Nigeria – Travel Guide
Facts to assist you when travelling to Nigeria
- The current population of Nigeria stands at 218.5 million (2022).
Capital and Largest City
- Nigeria’s capital city is Lagos, with nearly 16 million citizens.
- There are over 525 native languages in Nigeria, but the most commonly spoken language is English. Other more prominent languages in the county are Hausa, Yoruba, and Igbo.
- The Naira is the official currency for Nigeria.
- Nigeria adheres to the regulations of the International Labour Organisation, so employees are required to work for 8 hours a day, 5 days a week.
- People in Nigeria enjoy their weekends on Saturdays and Sundays.
- Nigeria lies within the UTC+1 time zone, West African Time.
- Nigeria’s calling code is +234.
- While tipping in Nigeria is customary, service charges may be added to your bill. Gratuity is usually calculated as 10% of the total bill in Nigeria.
- Nigeria has a combined total of 97 Embassies and High Commissions abroad, in addition to another 12 Consulates.
- The All Progressives Congress (APC) currently holds the most seats in Nigerian Parliament.
- Climate in Nigeria is primarily Tropical. The country has three climatic regions, namely the Tropical Monsoon Climate, Tropical Savannah Climate, Sehelian hot and semi-arid climates. Nigeria’s dry seasons typically extend from October to April every year, while their wet seasons last from April to September.
- Nigeria boasts a total of 31 international airports distributed across 36 states. The main international airports are Murtala Mohammed International Airport in Lagos, Nnamdi Azikiwe International Airport in Abuja, and Akanu Ibiam International Airport in Enugu.
- Nigeria has the largest economy in Africa and the 31st largest economy in the world based on nominal GDP. Nigeria’s economy consists of a middle-income, mixed economy and emerging market. Industries such as manufacturing, financial, service, communications, and technology are the most stable and ever-growing.
- Nigeria’s society is hierarchical. People who are older or in a higher societal position is often more respected. Wisdom is believed to come with age, so older people are granted respect. When greeting someone older, it is a sign of respect to bow the head. The most common greeting in Nigeria is the handshake, however, Muslim Nigerians will not shake the hand of the opposite sex.
- When greeting a group of people, it is customary to greet the eldest of the groups first. Address people by their professional, academic, or honorific title and their surname, and wait for them to invite you to use their first names. It is also polite to ask about the person’s health, the health of their family, or other social niceties. Rushing the greeting process is considered rude.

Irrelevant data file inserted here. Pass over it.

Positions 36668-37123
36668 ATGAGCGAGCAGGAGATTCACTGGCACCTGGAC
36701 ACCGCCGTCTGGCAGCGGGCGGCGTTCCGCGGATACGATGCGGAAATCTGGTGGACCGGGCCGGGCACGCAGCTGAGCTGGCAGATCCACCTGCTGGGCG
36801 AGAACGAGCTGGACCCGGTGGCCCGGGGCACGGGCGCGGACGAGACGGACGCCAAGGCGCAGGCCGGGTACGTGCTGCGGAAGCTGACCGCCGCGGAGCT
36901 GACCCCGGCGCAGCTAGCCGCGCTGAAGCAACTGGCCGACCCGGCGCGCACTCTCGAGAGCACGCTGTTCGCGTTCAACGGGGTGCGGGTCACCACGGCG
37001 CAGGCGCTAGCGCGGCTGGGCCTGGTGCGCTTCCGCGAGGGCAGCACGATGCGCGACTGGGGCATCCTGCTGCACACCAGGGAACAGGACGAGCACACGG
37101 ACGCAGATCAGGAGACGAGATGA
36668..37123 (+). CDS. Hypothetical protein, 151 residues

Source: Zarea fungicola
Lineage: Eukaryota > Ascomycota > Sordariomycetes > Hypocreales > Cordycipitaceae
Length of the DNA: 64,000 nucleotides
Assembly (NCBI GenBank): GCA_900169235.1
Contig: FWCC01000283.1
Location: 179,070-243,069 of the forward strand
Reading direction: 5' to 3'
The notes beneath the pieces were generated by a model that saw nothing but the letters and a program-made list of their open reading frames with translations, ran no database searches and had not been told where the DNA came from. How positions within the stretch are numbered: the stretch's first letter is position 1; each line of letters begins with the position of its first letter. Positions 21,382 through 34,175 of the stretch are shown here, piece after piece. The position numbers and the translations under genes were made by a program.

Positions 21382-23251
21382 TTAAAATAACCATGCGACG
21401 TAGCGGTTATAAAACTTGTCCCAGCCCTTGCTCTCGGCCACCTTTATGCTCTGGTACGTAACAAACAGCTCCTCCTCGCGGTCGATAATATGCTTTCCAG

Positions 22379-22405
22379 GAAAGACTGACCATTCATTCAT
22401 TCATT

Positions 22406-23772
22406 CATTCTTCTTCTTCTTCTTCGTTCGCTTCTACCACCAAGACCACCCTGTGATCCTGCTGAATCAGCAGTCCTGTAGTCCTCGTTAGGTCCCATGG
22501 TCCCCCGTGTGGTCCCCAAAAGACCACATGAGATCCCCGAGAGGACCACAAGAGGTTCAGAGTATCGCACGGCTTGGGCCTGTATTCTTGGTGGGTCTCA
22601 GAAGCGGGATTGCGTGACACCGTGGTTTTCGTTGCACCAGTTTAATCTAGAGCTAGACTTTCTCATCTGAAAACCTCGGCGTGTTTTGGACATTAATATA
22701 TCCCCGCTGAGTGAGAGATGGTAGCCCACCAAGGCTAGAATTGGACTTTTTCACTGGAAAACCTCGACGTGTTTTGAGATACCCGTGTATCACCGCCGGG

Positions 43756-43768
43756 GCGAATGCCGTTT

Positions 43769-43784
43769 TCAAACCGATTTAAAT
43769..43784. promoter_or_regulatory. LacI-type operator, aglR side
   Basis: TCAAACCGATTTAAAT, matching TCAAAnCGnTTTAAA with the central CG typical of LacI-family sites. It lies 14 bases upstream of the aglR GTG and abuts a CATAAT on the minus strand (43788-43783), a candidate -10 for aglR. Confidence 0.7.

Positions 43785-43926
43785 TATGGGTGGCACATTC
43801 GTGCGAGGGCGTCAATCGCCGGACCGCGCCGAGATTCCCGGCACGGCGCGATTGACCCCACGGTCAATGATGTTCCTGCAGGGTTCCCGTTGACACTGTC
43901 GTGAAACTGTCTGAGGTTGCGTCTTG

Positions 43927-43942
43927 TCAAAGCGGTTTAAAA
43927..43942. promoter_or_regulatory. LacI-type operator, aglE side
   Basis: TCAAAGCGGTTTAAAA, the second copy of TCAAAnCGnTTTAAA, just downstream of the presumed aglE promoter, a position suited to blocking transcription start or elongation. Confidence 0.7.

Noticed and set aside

- The Nigerian Naira is divided into 100 kobo. In order to ensure monetary and price stability in the country, the Central Bank of Nigeria is the only distributer of legal tender money in the entire country, and it also controls the volume of money supplied to Nigeria’s economy.
- Nigeria’s transportation industry is constantly developing to accommodate for their growing population. Infrastructure for Nigeria’s transport industry comprises of the Federal Highway System of Nigeria, which is a collection of national roads that connects the economic and political centres within the country to one another. The Federal Highway System of Nigeria also connects it to other neighbouring countries. Nigerians drive on the right-hand side of the road.
- Crime levels in Nigeria is made up mostly of crimes such as scams, kidnappings, robberies, and terrorism. While many will say that Nigeria is not the safest place to travel to and live in, natives of the country might disagree as they consider their people to amongst the friendliest in Africa. However, safety is a concern for expats, tourists and foreigners, so it is best to take precaution.
- Nigeria consists of over 1150 ethnic groups and dialects, in addition to over 520 native languages. The largest ethnic groups by population is the Hausas, Yoruba, and Igbo. The rest of the ethnic groups in the country is considered as ‘’minorities.’’ Nigerians love food, art, music, and literature.
- Shopping malls in the larger cities of the country are modern and boasts luxurious scenes and stores. There are plenty of shopping malls, theatres, supermarkets, and other entertainment options throughout the country.
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Written by Saudika Hendricks
Edited by Eloise Williams